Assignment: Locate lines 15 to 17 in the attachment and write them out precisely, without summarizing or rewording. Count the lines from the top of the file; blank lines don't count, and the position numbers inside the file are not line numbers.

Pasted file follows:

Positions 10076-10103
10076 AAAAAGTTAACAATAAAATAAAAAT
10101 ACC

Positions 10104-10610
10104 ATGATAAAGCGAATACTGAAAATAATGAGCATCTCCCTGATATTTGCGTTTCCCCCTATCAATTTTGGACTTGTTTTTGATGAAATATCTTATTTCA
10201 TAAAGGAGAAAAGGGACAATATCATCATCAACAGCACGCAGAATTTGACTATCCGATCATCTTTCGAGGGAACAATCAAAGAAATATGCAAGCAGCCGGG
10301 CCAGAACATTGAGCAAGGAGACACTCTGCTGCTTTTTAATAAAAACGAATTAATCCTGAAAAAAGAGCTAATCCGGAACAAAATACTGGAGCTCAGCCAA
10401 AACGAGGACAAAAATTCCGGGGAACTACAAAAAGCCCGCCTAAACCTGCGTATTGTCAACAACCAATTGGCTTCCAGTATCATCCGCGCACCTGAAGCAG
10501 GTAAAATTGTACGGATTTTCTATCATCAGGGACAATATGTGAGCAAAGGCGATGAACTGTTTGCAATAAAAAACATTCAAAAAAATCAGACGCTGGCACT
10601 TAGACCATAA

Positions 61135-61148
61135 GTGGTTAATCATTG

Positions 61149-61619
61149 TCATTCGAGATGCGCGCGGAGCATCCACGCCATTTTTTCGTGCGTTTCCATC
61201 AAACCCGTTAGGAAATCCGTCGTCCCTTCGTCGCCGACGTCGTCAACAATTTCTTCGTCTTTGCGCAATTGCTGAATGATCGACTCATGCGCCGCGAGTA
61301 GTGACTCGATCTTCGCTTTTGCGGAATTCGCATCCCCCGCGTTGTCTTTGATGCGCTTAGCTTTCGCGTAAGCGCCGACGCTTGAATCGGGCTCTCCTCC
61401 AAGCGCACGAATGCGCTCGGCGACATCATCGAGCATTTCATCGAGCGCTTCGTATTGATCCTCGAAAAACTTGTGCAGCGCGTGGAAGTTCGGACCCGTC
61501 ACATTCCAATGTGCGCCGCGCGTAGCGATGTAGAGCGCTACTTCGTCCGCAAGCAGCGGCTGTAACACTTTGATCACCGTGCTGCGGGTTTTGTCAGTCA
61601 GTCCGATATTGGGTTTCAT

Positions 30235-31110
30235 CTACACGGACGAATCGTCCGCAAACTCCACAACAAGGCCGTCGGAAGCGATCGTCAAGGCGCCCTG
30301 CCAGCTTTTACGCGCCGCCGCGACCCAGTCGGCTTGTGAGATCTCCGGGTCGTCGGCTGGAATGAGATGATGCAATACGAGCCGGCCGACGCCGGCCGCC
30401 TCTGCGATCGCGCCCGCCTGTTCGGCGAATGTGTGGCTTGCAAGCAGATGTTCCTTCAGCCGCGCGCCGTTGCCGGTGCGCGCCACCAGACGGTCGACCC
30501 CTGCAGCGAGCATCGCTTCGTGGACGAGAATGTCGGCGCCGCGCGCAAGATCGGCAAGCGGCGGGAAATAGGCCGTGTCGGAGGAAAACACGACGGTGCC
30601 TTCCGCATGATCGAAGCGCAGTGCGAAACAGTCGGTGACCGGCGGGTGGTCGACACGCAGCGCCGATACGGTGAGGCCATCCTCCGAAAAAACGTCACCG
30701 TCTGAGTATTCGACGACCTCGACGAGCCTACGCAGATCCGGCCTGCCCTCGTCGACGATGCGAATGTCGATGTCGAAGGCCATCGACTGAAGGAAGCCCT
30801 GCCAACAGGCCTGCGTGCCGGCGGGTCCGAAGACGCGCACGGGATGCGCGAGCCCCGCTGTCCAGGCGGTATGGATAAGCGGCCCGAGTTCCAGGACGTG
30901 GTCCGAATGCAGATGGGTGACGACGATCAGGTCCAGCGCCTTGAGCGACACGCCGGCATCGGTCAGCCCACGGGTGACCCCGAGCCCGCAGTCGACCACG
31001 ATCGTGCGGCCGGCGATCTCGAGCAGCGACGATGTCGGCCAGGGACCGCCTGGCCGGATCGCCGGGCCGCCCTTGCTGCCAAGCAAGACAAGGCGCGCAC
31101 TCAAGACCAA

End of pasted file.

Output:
61201 AAACCCGTTAGGAAATCCGTCGTCCCTTCGTCGCCGACGTCGTCAACAATTTCTTCGTCTTTGCGCAATTGCTGAATGATCGACTCATGCGCCGCGAGTA
61301 GTGACTCGATCTTCGCTTTTGCGGAATTCGCATCCCCCGCGTTGTCTTTGATGCGCTTAGCTTTCGCGTAAGCGCCGACGCTTGAATCGGGCTCTCCTCC
61401 AAGCGCACGAATGCGCTCGGCGACATCATCGAGCATTTCATCGAGCGCTTCGTATTGATCCTCGAAAAACTTGTGCAGCGCGTGGAAGTTCGGACCCGTC